Arguing with your partner, and other feminist work
April 12, 2010 by blue milk
- I don’t usually talk about arguments with my partner here, partly because of his privacy and partly because it seems kind of passive aggressive to tell the Internet about it. But returning to work after our second baby I would be lying if I didn’t say a major part of this process has been negotiating with my partner about what needs doing and who needs to do it.
- I have had two important breakthroughs. Let’s skip the whole idea that one of those breakthroughs might have been achieving true equality as feminist parents with our work and family life. I don’t want to disappoint. Frankly, if becoming a parent (at least in a heterosexual way) isn’t an experience in compromising your feminist principles and seeing just how far you can bend over backwards to accommodate the patriarchy then I don’t know what else it might be.
- So, my first breakthrough comes with the caveat that I have historically spent a lot of time getting angry in my personal relationships with sometimes little result to show for it. Thus it was an important breakthrough (which possibly came from reading so many parenting books) to realise that my partner has certain ways of coping with stress, particularly the kind of stress involved in juggling this whole ‘two children in two different places on three different days of the week while two parents go to their separate workplaces’ thing. His way is to be completely disengaged from the process until he is up to his ears in it whereupon he gets very tense with me and threatens to withdraw his involvement (such as it is) if any of it looks so badly disorganised as to be likely to fail (and things can easily appear disorganised when you haven’t bothered to engage with any of the organising). This, naturally infuriates me. I am the one getting everything organised, thinking of absolutely everything, panicking about how to get it all to work by myself, and on top of that I have to deal with someone’s tantrum because they are only just now realising how time-pressed all this stuff is..
- I used to get incredibly angry and then because he was also angry we would have this horrible stressed-out argument, but now I say to him “I know this is how you cope with this stuff, and it is very annoying to me that you do this, but I am not going to get into an argument with you because at least you are now engaged with this problem and so we can both work like crap to see if we can pull off this big nightmare of a schedule and it if falls apart then we can have a big argument about it, but right now I am not going to waste the time and energy”. Then miraculously it seems to turn out ok. The patriarchy, it doth like to see you bend way, way over backwards to placate it; and let me tell you, I bend.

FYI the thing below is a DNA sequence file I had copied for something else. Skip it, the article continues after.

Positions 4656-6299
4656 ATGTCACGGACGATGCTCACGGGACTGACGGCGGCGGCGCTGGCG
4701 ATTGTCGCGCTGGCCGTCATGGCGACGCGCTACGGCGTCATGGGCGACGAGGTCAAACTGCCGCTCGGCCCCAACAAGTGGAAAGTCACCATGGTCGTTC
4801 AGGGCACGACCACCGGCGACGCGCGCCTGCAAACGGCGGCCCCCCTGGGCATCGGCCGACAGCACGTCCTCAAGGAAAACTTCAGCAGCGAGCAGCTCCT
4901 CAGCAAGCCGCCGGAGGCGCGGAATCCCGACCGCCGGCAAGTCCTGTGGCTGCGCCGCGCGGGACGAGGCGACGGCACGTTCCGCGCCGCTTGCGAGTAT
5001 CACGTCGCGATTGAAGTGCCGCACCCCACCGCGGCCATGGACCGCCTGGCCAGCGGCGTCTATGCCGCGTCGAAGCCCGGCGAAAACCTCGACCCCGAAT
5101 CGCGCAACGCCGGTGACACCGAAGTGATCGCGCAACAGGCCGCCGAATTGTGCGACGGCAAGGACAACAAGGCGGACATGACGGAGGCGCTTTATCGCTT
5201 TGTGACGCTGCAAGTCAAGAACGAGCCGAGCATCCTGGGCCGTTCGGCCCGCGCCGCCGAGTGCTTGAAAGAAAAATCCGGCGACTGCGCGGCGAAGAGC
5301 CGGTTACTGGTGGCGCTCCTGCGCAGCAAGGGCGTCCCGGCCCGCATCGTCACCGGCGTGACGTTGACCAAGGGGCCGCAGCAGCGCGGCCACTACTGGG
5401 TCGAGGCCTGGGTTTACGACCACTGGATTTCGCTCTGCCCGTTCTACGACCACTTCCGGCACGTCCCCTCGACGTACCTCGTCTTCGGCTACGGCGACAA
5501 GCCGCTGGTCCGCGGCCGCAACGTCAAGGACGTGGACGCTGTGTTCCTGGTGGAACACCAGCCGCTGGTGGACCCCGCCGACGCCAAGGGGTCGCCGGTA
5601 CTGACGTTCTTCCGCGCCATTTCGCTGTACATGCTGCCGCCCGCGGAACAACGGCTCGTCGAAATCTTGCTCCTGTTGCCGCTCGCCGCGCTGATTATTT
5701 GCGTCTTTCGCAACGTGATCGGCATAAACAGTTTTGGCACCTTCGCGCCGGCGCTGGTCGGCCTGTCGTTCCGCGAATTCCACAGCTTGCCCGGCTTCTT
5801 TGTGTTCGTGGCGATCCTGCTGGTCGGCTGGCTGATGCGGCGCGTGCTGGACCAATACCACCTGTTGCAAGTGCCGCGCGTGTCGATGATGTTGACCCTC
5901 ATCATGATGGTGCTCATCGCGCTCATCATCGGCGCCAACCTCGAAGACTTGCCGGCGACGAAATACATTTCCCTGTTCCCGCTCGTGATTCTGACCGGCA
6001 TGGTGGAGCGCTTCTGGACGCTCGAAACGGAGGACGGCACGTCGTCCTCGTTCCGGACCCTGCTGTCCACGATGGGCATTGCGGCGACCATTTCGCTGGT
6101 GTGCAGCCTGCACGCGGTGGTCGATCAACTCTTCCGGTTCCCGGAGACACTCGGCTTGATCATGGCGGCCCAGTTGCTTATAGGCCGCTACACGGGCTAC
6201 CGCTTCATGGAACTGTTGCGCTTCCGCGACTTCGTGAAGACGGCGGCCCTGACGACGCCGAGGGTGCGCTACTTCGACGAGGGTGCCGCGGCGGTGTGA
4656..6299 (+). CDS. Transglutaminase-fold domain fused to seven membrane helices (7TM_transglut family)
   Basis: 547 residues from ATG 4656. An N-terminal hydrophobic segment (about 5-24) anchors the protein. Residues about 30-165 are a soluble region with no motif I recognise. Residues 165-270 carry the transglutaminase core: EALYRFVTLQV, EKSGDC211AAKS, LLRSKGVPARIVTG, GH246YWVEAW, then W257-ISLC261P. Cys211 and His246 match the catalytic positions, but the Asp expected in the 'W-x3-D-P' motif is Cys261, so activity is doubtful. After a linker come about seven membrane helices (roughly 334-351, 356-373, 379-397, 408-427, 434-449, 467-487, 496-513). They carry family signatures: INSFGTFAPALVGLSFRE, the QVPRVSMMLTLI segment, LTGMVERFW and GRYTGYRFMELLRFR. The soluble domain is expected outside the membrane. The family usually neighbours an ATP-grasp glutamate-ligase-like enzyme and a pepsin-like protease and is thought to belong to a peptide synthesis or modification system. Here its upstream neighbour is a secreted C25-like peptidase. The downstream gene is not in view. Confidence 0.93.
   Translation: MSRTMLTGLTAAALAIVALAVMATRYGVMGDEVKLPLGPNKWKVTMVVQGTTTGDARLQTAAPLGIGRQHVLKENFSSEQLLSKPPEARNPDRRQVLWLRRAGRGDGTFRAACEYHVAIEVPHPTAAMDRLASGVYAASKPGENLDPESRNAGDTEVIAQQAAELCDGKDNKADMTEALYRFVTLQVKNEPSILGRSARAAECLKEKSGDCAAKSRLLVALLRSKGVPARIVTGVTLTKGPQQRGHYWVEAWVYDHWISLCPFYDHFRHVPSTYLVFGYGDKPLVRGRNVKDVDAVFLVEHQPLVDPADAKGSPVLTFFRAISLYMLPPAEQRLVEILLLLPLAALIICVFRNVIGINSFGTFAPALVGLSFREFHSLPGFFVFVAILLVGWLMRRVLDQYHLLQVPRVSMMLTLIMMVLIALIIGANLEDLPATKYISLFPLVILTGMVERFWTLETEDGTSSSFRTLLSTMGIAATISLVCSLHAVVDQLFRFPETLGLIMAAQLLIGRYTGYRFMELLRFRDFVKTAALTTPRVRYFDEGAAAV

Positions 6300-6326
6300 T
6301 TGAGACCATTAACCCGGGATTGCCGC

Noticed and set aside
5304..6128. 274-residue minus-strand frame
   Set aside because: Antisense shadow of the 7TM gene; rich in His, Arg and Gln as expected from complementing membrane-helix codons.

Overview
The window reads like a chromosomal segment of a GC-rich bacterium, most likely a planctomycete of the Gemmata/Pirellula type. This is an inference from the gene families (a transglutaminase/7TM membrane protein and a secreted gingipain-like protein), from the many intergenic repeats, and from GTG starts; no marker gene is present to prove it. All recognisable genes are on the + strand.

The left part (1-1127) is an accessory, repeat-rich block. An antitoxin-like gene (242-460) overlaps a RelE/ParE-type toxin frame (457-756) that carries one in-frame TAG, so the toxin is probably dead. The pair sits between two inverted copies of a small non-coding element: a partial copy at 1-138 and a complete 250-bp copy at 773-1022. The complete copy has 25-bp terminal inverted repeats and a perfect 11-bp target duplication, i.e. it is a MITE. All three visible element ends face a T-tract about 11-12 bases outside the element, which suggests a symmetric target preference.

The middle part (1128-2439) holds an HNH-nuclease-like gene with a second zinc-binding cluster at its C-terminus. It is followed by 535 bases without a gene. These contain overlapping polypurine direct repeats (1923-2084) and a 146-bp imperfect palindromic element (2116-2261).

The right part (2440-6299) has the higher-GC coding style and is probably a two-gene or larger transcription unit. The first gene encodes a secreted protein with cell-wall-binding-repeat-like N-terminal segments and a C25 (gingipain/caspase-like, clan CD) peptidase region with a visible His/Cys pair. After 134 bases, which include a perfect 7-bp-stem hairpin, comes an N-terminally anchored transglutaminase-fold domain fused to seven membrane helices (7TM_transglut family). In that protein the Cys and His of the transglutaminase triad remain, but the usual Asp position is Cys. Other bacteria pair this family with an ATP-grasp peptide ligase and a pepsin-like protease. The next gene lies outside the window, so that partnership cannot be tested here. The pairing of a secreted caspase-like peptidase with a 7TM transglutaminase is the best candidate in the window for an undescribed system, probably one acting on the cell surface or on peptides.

- The other day this problem came up in another of its variations. I rang him at work frantic with worry about how some of the arrangements for Cormac’s care were actually going to work. It goes without saying that my partner had been pretty much disengaged from this little crisis too. He told me to stop worrying about it and that he was really busy, ya know, so could I wrap this freaking-out thing up and let him get on with work. I tried to point out the seriousness of my concerns, that it isn’t just the baby I was worried about but also making the arrangement work for the carer, too. Again I felt myself getting furious, but this time I said “I know you need some time to think about this stuff before you engage with it, so consider yourself warned. I will need to talk about this tonight because I am going out of my head with worry about it. Just so you know and we can be on the same page tonight, start thinking!”. It worked.
- I am five years into this working mother thing, and I am still shocked about how unfair the work-family split is – all the work of getting it to happen, getting it to work, and keeping it running smoothly is done by mothers. It seems ridiculous – two people working, two people are parents – the organisational workload should be shared, but that isn’t how it happens. I am torn between fighting to get some equality and conserving my energy to deal with making what actually happens work for me, and especially for the children (who are like the carrot to the donkey for women).
- Last night something (almost) wonderful happened. Cormac woke up twice and had trouble getting back to sleep. It took me almost an hour the first time to get him to sleep and I had been at it for well over an hour the second time around when I had a break-through – fuck this, I am back at work, and this night-parenting stuff is long overdue for sharing. My partner had had a late night getting things ready for the week, but then so had I. So I woke him up and gave him the baby and he finished the job of getting Cormac to sleep. I didn’t fall asleep in that time but I rested.. and I smiled to myself.
- Other observations of the return to work? I am so broke at the moment that I am feeling a whole lot less sympathetic about my returning to work angst. With the wolves at the door this is not the time to wonder whether I really want a job building doors.
- I am also disappointed to discover that I am broke. Not so long ago I was being quite self-congratulatory about managing this period of maternity leave without acquiring credit card debt, as happened last time. (We split and share costs but manage our money separately). Turns out I just hadn’t paid a lot of recent bills, we can officially be in debt any time I want to go ahead and pay those bills.